With Phil Hill driving, the car was the first to exceed 300 k/ph on the Mulsanne Straight
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RM Sotheby’s, which already had listed a Ferrari 250 GTO and a Ford GT40 with Le Mans history on the docket for its annual Monterey auction, announces the addition to the sale of the 1963 Aston Martin DP215 Grand Touring Competition prototype.
“By no means a converted road car, this was the ultimate evolution of Aston Martin’s racing program, and the last of the four completely one-off ‘Development Project’ cars, with its sights set squarely on the famed 24 Hours of Le Mans just two months away,” the auction house said in its news release.
RM Sotheby’s expects the car to sell for $20 million to $25 million. It is scheduled to cross the block on August 24.
“DP215 was the pinnacle achievement for Aston Martin’s racing program, approved by David Brown in March 1963, ordered directly by John Wyer, designed by chief engineer Ted Cutting and fitted with an engine by Tadek Marek as the final racing car built by the factory in the Brown era,” RM Sotheby’s added.
“Ultra-lightweight, with a four-liter version of the DP212 engine set farther back in the chassis and cutting-edge wind-tunnel-tested aerodynamics, the car was piloted by American ace driver Phil Hill, a three-time Le Mans-winner and the first ever American Formula 1 World Champion, paired with Belgian Grand Prix and endurance-racing veteran Lucien Bianchi.
“What the pair achieved is almost unfathomable, clocking a staggering 198.6 mph along the famed Mulsanne Straight—becoming the first car to officially break the 300 kph barrier at Le Mans.”
After its competitive career, RM Sotheby’s noted, the car had had a documented chain of owners, with Cutting being called in to consult on and to approve the car’s authenticity in the restoration process.
In the restoration process, the car was reunited with its original 400/215/1 engine, the powerplant that propelled Hill at LeMans.
The car is being consigned by its current owners, Neil and Nigel Corner, known for their vintage racing experience.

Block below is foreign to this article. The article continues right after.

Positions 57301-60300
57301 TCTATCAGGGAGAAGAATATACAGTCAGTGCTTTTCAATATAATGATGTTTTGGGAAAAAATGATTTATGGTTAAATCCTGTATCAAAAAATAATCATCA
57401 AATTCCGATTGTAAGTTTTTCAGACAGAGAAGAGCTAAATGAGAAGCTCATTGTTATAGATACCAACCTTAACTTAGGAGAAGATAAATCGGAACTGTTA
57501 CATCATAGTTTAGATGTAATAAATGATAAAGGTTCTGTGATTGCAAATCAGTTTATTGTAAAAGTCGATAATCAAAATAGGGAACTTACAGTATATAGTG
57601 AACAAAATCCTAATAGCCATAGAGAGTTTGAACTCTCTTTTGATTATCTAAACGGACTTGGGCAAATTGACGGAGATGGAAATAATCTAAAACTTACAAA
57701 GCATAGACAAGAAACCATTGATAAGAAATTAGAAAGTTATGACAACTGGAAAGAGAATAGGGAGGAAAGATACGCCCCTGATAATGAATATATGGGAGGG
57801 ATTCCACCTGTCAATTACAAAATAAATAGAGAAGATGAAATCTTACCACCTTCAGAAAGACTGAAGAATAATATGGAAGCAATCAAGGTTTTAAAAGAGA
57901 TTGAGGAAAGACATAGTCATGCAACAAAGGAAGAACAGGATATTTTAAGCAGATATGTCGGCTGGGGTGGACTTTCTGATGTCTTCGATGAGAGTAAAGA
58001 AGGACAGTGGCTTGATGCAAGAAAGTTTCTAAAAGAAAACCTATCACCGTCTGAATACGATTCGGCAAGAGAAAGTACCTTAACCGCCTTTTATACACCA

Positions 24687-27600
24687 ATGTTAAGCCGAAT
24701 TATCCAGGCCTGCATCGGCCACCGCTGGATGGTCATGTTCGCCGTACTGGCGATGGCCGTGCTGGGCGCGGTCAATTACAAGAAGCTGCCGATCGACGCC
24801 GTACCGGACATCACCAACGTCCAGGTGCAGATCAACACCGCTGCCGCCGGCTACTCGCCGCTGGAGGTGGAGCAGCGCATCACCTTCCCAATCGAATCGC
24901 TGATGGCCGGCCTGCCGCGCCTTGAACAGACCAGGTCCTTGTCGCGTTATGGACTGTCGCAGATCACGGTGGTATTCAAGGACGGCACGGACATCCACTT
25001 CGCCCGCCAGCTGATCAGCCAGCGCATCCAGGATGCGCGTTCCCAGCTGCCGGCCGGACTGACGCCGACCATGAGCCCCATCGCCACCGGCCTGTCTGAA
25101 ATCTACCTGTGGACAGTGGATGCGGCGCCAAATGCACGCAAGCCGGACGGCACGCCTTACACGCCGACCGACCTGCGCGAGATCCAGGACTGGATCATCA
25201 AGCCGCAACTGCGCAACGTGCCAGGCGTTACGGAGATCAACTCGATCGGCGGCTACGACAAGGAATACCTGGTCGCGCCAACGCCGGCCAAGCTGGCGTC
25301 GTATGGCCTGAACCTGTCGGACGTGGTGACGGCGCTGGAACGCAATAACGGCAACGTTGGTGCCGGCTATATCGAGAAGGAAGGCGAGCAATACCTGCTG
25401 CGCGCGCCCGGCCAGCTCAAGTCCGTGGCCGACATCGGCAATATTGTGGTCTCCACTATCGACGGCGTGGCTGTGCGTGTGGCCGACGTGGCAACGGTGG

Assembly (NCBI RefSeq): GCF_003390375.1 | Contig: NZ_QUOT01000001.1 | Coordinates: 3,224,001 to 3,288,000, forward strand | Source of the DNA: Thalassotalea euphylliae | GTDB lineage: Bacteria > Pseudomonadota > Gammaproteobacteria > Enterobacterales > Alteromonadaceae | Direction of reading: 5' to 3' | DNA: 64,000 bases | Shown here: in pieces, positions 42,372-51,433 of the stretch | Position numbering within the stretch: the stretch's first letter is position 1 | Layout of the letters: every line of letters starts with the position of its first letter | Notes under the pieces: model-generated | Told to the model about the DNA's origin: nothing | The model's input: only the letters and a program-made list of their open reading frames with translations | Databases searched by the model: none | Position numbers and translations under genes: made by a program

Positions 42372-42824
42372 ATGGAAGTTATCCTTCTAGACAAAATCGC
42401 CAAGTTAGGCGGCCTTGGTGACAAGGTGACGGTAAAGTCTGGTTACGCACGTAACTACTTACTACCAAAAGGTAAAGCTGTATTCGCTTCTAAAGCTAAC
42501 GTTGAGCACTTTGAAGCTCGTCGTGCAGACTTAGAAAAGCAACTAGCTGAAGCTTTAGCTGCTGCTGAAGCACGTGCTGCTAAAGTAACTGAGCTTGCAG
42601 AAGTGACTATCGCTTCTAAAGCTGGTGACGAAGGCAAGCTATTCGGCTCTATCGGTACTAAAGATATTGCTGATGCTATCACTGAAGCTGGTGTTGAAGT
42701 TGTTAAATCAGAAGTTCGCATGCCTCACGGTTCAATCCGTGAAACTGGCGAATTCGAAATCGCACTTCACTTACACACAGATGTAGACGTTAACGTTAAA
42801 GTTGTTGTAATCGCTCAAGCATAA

“Ted Cutting designed these project cars and has fully blessed DP215’s restoration,” Neil Corner told RM Sotheby’s. “I will always remember when I asked him what his proudest achievement was during his magnificent career with Aston Martin and he replied that DP215’s design and its recorded speed at Le Mans eclipsed even his pride in winning the World Sports Car Championship in 1959 with the DBR1s. This was the fastest speed ever recorded by a front engine car on the old course at Le Mans.
“The lines of the car are absolute perfection,” he continued. “You can see where its outstanding maximum speed came from.
“What’s more, its performance cannot be overemphasized – from a driving point of view, the acceleration in second and third gears always caused the hairs on the back of my hand to stand up. The car feels like a thoroughbred to drive – the steering is delightfully light, the brakes are outstanding for the era, and there’s nothing quite like the bark of its incredible exhaust note.
“I’ve driven DP215 everywhere, from rush hour traffic in the busy streets of Paris to full speed on some of the world’s greatest circuits, and I can attest that its performance is unbelievable on road or track. I hope that DP215’s next custodian drives and enjoys the car as much as I have.”
Alain Squindo, RM Sotheby’s chief operating officer, noted that, “The DP cars are completely one-off competition projects and are essentially on their own level when it comes to Aston Martin racing royalty. DP215 is the pinnacle of the Works team’s racing development, and the new owner will acquire a car that is not only extraordinarily special but also more capable of running at the front of the pack than virtually any other racing car on the market.”
The car figures to continue RM Sotheby’s string of record-setting Aston Martins sold at Monterey. Last year the $22.55 million price paid for the 1956 Aston Martin DBR1/1 at Monterey was a record of any British car at a public sale.
RM Sotheby’s auction is scheduled for August 24-25 at the Monterey Conference Center in downtown Monterey. The auction house notes that with the 250 GT and Ford GT40, the gold-colored car that was part of the famed three-Ford victory photo, the Monterey docket represents “the pinnacle of racing performance for each of these legendary marques form the golden age of motorsport.”